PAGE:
Down to the nearby lake I headed and, while the water was a bit warm, the dip I took was still rewarding. Also, there were these small schools of fish, of which the biggest members might have been four or five inches long, and there could be no doubt that they had become conditioned to expect food when they saw humans. I walked slowly into the water to see if I could get closer without disturbing them, and instead they approached me. Although difficult to tell, in the pictures they are merely inches away from my legs, and I ask you to believe when I say they brushed into me (or attempted to take a nip) several times.

One of these days, I’ll get the camp stove started with a minimum of fuss and without getting fuel all over my hands. Or maybe I won’t, in which case this trip’ll call for more than two canisters of Handiwipes, the first having already been expended on soot removal duty. At any rate, although the tall trees and the “early” sunset (being rather far east within the new time zone) conspired to bring nightfall more quickly than I had expected, my dinner preparation was flawless and the chicken and rice entrée was very, very good. The tree cover was heavy but there was music coming from all around, and I wondered if the folks would be cool about things and throttle it down as it got later. Pros that they were, they did, and it was silent by about 10 PM.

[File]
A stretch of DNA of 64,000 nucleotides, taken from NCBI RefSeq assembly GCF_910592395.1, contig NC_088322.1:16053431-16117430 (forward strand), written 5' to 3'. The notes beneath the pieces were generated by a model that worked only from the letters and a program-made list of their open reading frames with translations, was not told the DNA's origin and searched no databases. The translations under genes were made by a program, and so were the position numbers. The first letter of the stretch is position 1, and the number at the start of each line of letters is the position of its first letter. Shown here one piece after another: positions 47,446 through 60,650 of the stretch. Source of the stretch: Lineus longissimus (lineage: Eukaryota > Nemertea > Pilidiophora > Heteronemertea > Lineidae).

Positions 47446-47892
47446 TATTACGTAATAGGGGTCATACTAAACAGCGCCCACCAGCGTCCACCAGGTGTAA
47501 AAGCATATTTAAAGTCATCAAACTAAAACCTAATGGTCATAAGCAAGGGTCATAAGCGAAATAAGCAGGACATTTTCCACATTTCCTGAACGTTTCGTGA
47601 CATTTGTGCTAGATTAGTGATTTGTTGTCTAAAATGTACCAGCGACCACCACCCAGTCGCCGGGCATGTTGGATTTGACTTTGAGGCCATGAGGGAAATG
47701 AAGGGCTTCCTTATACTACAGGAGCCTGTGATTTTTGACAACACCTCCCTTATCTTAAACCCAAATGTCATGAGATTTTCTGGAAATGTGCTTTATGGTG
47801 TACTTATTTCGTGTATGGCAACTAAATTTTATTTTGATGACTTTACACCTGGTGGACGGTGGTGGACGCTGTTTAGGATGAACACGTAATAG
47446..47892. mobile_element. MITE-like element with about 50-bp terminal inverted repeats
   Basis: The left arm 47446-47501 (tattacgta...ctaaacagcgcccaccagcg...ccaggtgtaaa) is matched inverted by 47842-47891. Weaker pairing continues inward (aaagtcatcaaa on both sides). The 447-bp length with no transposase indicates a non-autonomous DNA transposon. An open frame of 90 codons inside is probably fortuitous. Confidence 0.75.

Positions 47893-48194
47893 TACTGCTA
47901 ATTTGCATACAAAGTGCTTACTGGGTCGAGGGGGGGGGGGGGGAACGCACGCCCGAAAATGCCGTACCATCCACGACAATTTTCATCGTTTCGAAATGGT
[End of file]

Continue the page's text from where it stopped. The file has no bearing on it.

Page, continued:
Somewhere along the line, I finally had to replace the batteries in the digital camera, this after countless on/off cycles (extending and retracting the lens), always using the external viewfinder, and resolving and recording both audio and video for the Dragon ride. There is no doubt that this set of batteries lasted me the longest, and naturally they were my last handful of them. Now, folks, I am not telling you what to do with your hard-earned bread, but I gotta tell you I got incredible life out of these, and who would have guessed it: generic Ace brand alkalines! (Your mileage may vary.)

Knowing now that I’ve spent three of the last four days at campgrounds, you may legitimately be asking, “Say, The Chief (tm), has it been difficult to stay fresh and clean throughout?” And while a good question, the answer is "not really", because these places all have showers of some sort and because the typical routine has been to arrive, set up camp, dine, and then take a quick end-of-day shower once all the heavy lifting is over. In the morning, much the same: break down camp, pack the bike, set aside just my clothes for the day and take another quick one. I’m probably taking more showers than when I was living in Surfside. I’m probably taking more showers than Kendall, and even if I’m not, I know I smell better than him regardless.

Leave No Trace


Beds Are Burning

Sock Capital



Attack Fish

The Ringleader